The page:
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I was writing some code to output HTML links and it ended up like this:

$search = array('/{LINK([^.]*)\.([^.]*)\.([^}]*)}/', '/{ILINK([^.]*)\.([^.]*)\.([^}]*)}/');
$replace = array('<a href="$1.php?$2">$3</a>', '<a class="ilink" href="$1.php?$2">$3</a>');
$foo = preg_replace($search, $replace, $foo);

But then I looked at all the duplication and I tried to find a "better" method. So I ended up with this:

$foo = preg_replace_callback ('/{(I?)LINK([^.]*)\.([^.]*)\.([^}]*)}/', '_rep', $foo);

function _rep($m) {
  $x = ' href="'.$m[2].'.php?'.$m[3].'">'.$m[4].'</a>';
  if($m[1]) { return '<a class="ilink"'.$x; }
  return '<a'.$x;

They both return the exact same output. The first one is easier to read. The second one only has to run half as many regexps. But I'm not sure which one is faster, less intensive, and just plain better to use.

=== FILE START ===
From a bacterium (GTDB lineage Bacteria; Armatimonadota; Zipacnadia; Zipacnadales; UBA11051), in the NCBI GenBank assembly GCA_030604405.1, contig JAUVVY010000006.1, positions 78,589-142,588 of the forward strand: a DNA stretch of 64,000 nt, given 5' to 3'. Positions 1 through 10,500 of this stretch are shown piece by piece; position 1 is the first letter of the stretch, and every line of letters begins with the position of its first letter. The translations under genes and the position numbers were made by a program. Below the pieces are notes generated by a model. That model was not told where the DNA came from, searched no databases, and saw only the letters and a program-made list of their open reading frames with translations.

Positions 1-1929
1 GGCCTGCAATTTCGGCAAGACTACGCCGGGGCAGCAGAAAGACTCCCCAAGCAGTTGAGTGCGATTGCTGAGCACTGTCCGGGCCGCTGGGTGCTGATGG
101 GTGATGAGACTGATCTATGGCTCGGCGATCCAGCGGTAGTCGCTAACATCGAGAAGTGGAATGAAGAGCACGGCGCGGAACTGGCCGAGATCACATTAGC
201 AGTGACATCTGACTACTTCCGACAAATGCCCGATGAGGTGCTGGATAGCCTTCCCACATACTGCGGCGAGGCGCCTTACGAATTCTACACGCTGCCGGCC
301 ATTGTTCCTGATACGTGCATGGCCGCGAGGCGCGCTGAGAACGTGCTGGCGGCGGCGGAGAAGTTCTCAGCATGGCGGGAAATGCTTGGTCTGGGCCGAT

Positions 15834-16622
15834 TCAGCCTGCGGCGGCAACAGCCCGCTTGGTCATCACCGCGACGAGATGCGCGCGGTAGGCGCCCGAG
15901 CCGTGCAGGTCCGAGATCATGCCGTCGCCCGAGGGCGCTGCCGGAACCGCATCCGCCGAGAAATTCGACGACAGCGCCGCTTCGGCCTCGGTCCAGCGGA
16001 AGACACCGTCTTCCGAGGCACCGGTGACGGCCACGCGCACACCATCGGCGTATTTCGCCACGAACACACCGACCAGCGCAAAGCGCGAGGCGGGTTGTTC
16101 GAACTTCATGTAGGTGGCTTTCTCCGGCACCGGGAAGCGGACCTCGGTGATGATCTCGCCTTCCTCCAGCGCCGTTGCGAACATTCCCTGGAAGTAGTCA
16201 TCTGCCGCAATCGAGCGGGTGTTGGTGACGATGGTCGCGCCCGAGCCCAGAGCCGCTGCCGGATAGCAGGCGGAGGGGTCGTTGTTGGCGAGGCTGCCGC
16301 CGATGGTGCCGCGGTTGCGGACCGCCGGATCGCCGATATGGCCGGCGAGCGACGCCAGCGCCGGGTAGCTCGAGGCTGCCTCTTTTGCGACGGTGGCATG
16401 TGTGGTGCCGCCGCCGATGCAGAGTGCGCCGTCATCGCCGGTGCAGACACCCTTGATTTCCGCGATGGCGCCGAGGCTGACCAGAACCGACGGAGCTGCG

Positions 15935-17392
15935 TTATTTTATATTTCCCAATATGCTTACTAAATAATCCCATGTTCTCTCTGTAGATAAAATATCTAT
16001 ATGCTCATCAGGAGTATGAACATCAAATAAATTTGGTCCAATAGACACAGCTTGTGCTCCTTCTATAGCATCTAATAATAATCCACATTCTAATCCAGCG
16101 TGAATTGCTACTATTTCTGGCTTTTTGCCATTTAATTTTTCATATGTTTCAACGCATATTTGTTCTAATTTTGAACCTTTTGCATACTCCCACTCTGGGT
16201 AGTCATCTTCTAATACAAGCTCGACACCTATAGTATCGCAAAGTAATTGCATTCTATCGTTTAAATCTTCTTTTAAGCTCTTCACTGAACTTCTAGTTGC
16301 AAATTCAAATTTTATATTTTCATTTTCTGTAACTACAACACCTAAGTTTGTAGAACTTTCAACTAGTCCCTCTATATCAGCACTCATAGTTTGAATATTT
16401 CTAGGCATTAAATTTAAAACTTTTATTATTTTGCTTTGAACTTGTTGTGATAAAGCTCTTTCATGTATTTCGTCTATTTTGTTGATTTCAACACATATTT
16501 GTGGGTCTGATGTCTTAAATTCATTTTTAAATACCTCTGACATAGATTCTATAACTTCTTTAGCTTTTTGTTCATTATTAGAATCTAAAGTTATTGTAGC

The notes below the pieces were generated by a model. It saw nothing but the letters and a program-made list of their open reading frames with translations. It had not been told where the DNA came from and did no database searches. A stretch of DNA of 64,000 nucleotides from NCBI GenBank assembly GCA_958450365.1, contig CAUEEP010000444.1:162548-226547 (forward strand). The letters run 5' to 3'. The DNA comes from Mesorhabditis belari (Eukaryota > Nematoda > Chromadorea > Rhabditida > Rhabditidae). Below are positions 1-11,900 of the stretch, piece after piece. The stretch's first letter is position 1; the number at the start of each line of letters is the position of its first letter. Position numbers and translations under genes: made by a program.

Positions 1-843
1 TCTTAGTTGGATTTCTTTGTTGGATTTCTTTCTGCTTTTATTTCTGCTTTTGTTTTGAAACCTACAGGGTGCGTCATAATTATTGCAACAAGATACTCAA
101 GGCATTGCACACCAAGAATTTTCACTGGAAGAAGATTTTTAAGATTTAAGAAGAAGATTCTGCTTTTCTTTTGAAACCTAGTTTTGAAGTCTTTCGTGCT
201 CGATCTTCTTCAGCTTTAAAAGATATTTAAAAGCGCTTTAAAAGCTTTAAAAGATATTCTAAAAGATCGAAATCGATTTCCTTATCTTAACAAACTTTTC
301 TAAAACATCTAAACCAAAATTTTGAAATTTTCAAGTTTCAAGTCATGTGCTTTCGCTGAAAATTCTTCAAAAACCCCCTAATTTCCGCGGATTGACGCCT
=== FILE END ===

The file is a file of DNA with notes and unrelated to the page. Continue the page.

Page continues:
Any advice?

share|improve this question
Profile it..... –  John Conde Nov 18 '12 at 2:24
Hmm. Had to figure out what that was and how to do it, but it gave me an answer. Thanks! –  druidic Nov 18 '12 at 2:55
Personally, I prefer preg_replace_callback() in such situations, as it's much more flexible. –  cleong Nov 18 '12 at 3:52

1 Answer 1

up vote 2 down vote accepted

Go with the easier to read. You can soon optimise it in the future if you ever found that to be the bottle neck (which i doubt it ever will be). You will find that you will be glad of going with the easier to read version in 6 months time when you need to update it due to a regex bug you have found ;)

Remember, languages have the ability to leave "comments" to help you make code easier to read at a later date ;)

share|improve this answer
Turns out the less-readable way takes roughly half the time... but either way is less than a millisecond, so it barely matters, I guess. Thank you. –  druidic Nov 18 '12 at 2:59
In that case, 100% go with the more readable code. If code is hard to understand, it's hard to maintain which takes even more time away from a developer and may cause more bugs in the future which i don't think warrants such a small speed increase. KISS - Keep It Simple Stupid comes to mind. –  VBAssassin Nov 18 '12 at 3:01
Consider also the cost of a programmer's time to understand and/or debug the more complex code, vs. the cost of machine time to take even a few seconds more time to run. –  Andy Lester Nov 18 '12 at 4:59

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